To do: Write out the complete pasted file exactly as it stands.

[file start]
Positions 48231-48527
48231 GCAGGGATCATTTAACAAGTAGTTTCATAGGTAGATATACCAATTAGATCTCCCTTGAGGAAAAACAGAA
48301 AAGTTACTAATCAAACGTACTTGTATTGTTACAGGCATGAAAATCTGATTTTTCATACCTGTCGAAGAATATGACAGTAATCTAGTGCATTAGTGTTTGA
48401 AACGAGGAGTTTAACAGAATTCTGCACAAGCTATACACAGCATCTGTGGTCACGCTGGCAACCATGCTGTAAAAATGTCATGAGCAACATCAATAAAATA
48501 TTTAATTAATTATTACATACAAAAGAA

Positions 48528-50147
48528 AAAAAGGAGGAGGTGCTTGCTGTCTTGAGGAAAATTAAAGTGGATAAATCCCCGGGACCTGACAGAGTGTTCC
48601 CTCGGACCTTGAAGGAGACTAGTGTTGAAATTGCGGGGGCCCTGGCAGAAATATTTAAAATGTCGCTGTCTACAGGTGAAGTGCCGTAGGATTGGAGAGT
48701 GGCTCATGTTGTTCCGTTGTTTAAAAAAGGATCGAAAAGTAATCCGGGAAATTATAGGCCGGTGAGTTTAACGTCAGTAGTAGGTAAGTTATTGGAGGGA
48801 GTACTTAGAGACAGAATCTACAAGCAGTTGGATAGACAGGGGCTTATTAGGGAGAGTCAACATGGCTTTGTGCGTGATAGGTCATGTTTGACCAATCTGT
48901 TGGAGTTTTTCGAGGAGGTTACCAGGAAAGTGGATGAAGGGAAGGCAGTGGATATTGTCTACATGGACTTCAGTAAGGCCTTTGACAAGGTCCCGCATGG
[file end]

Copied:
Positions 48231-48527
48231 GCAGGGATCATTTAACAAGTAGTTTCATAGGTAGATATACCAATTAGATCTCCCTTGAGGAAAAACAGAA
48301 AAGTTACTAATCAAACGTACTTGTATTGTTACAGGCATGAAAATCTGATTTTTCATACCTGTCGAAGAATATGACAGTAATCTAGTGCATTAGTGTTTGA
48401 AACGAGGAGTTTAACAGAATTCTGCACAAGCTATACACAGCATCTGTGGTCACGCTGGCAACCATGCTGTAAAAATGTCATGAGCAACATCAATAAAATA
48501 TTTAATTAATTATTACATACAAAAGAA

Positions 48528-50147
48528 AAAAAGGAGGAGGTGCTTGCTGTCTTGAGGAAAATTAAAGTGGATAAATCCCCGGGACCTGACAGAGTGTTCC
48601 CTCGGACCTTGAAGGAGACTAGTGTTGAAATTGCGGGGGCCCTGGCAGAAATATTTAAAATGTCGCTGTCTACAGGTGAAGTGCCGTAGGATTGGAGAGT
48701 GGCTCATGTTGTTCCGTTGTTTAAAAAAGGATCGAAAAGTAATCCGGGAAATTATAGGCCGGTGAGTTTAACGTCAGTAGTAGGTAAGTTATTGGAGGGA
48801 GTACTTAGAGACAGAATCTACAAGCAGTTGGATAGACAGGGGCTTATTAGGGAGAGTCAACATGGCTTTGTGCGTGATAGGTCATGTTTGACCAATCTGT
48901 TGGAGTTTTTCGAGGAGGTTACCAGGAAAGTGGATGAAGGGAAGGCAGTGGATATTGTCTACATGGACTTCAGTAAGGCCTTTGACAAGGTCCCGCATGG